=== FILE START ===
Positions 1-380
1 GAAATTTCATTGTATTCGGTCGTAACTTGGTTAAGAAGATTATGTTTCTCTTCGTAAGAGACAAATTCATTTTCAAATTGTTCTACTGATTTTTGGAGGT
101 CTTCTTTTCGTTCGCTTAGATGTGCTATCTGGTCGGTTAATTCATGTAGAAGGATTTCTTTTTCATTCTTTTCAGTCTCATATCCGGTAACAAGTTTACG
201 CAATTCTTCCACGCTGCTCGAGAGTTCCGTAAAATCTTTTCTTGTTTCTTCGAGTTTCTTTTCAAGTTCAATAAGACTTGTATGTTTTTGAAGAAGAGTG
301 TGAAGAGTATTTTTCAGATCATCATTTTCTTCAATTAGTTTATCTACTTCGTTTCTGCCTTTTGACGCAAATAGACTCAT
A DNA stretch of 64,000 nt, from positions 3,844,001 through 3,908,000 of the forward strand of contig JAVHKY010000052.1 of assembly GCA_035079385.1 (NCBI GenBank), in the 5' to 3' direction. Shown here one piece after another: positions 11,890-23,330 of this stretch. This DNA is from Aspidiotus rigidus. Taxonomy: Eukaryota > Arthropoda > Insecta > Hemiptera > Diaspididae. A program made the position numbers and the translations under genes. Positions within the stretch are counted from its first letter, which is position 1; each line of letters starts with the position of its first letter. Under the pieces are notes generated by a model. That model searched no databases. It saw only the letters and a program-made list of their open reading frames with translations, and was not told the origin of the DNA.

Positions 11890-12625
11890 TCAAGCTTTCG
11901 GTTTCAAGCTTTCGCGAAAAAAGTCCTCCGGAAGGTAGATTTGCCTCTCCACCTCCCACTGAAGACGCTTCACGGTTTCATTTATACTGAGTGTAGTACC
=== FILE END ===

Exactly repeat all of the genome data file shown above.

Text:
Positions 1-380
1 GAAATTTCATTGTATTCGGTCGTAACTTGGTTAAGAAGATTATGTTTCTCTTCGTAAGAGACAAATTCATTTTCAAATTGTTCTACTGATTTTTGGAGGT
101 CTTCTTTTCGTTCGCTTAGATGTGCTATCTGGTCGGTTAATTCATGTAGAAGGATTTCTTTTTCATTCTTTTCAGTCTCATATCCGGTAACAAGTTTACG
201 CAATTCTTCCACGCTGCTCGAGAGTTCCGTAAAATCTTTTCTTGTTTCTTCGAGTTTCTTTTCAAGTTCAATAAGACTTGTATGTTTTTGAAGAAGAGTG
301 TGAAGAGTATTTTTCAGATCATCATTTTCTTCAATTAGTTTATCTACTTCGTTTCTGCCTTTTGACGCAAATAGACTCAT
A DNA stretch of 64,000 nt, from positions 3,844,001 through 3,908,000 of the forward strand of contig JAVHKY010000052.1 of assembly GCA_035079385.1 (NCBI GenBank), in the 5' to 3' direction. Shown here one piece after another: positions 11,890-23,330 of this stretch. This DNA is from Aspidiotus rigidus. Taxonomy: Eukaryota > Arthropoda > Insecta > Hemiptera > Diaspididae. A program made the position numbers and the translations under genes. Positions within the stretch are counted from its first letter, which is position 1; each line of letters starts with the position of its first letter. Under the pieces are notes generated by a model. That model searched no databases. It saw only the letters and a program-made list of their open reading frames with translations, and was not told the origin of the DNA.

Positions 11890-12625
11890 TCAAGCTTTCG
11901 GTTTCAAGCTTTCGCGAAAAAAGTCCTCCGGAAGGTAGATTTGCCTCTCCACCTCCCACTGAAGACGCTTCACGGTTTCATTTATACTGAGTGTAGTACC